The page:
October 24, 2012 |
The do-gooding spirit is thriving in the U.S., with 81% of Americans planning to maintain or boost their donations this year, according to a new report. That's nine percentage points higher than 2011 and 18 points above 2010, according to Fidelity Charitable, which offers programs to boost altruism. The average American plans to give $2,400, up from $2,100 last year. Three-quarters of the 571 respondents said they don't donate in order to benefit from tax deductions. Seven in 10 are influenced by their experiences with illness or death, while two-thirds say it's a holiday tradition to give.
December 13, 2004
Eighteen years ago, Congress and President Reagan enacted a tax reform that tidied up the mess quite a bit. Since then, Congress and presidents of both parties have made a new mess, and President Bush is right that it is time for another cleanup. He has called an economic conference this week to mull over some proposals. The politics may require the lion's share of the mulling. The mechanics of personal income tax reform are straightforward: You end deductions for this, that and the other.
February 1, 2002 |
The Internal Revenue Service said it won't challenge a $10.4-million court victory by Rite Aid Corp. in July, opening the door for companies that want to claim a tax deduction for selling affiliates at a loss. The agency said it won't pursue the Rite Aid case to the U.S. Supreme Court on the advice of the U.S. solicitor general. That keeps intact an appeals court ruling that the agency overstepped its bounds in drafting rules prohibiting companies from deducting losses when a subsidiary is sold.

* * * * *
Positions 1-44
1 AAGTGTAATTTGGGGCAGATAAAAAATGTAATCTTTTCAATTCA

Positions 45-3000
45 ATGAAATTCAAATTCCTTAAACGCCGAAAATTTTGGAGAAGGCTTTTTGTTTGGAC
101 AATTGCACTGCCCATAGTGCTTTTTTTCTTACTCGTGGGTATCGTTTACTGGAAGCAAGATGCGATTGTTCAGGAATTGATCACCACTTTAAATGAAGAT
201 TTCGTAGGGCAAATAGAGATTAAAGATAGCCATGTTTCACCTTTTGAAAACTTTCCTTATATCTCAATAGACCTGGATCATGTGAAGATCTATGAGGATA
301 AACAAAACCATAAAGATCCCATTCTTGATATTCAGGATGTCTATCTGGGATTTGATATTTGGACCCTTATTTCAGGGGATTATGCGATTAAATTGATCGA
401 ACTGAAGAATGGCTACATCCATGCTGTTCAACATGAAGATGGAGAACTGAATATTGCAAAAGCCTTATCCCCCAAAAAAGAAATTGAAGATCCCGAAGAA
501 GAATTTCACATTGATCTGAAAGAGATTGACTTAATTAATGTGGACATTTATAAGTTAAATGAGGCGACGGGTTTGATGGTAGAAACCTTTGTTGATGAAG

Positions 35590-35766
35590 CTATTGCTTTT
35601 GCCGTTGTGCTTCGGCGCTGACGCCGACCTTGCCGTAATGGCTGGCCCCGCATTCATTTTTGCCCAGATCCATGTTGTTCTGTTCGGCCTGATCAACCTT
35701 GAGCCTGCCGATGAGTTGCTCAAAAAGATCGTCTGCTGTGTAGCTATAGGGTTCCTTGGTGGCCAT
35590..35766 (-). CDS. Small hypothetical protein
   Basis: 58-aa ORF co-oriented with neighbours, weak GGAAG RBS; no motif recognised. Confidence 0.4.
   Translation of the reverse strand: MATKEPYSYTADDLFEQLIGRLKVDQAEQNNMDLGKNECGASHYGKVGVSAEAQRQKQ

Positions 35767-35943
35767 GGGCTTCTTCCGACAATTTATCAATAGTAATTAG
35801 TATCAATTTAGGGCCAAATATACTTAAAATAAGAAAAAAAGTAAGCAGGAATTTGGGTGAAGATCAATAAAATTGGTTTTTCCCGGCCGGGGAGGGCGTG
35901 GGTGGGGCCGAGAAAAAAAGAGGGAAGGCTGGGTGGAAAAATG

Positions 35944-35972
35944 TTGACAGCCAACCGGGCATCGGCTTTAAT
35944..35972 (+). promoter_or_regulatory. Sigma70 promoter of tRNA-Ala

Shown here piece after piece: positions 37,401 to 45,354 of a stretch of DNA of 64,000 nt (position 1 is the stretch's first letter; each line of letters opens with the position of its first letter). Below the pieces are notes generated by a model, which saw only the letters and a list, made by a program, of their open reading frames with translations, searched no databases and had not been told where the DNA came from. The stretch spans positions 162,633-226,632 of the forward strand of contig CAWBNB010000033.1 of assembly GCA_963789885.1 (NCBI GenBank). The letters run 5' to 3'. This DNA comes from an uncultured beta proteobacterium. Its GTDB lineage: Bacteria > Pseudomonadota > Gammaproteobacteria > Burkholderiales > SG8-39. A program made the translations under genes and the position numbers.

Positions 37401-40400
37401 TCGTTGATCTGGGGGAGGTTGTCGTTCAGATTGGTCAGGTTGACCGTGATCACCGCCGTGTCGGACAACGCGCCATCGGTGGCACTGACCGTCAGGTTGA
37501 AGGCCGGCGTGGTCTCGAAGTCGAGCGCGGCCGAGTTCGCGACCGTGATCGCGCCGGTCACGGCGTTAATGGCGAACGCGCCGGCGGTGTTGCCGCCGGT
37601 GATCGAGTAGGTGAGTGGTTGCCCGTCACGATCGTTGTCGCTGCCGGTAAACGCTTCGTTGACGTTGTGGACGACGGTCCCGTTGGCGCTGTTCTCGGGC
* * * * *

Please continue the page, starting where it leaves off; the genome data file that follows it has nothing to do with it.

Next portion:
February 15, 1986 |
The Reagan Administration's renewed campaign to limit the federal tax deduction for state and local tax payments has run into stiff opposition, despite support from Senate Finance Committee Chairman Bob Packwood (R-Ore.) and Sen. Russell B. Long (D-La.), the committee's top-ranking Democrat, for at least a scaling back of the deduction. New York Gov. Mario M.
December 20, 2010 |
Fifteen years ago, Carol Nietmann and her husband bought a spacious house in Maryland near Chesapeake Bay. And thanks to the time-honored tax deduction for mortgage interest, she said, their new place was a little bigger and a little nicer than they would otherwise have thought they could afford. Much the same has been true for millions of Americans up and down the income scale. Perhaps the most sacred of all the sacred cows in the tax code, the home mortgage deduction has long been seen as crucial to a major element of the American dream ?
November 26, 2006 |
We have heard all about prices slowing -- even dropping -- in some regions of the country. One reader recently wrote that "at least the loss on my home sale will give me a tax break." Not so. Most homeowners understand that they can pocket up to $500,000 of tax-free capital gain ($250,000 for single people) on the sale of a primary residence. That huge benefit, which can be used every two years, was made possible by the Taxpayer Relief Act of 1997.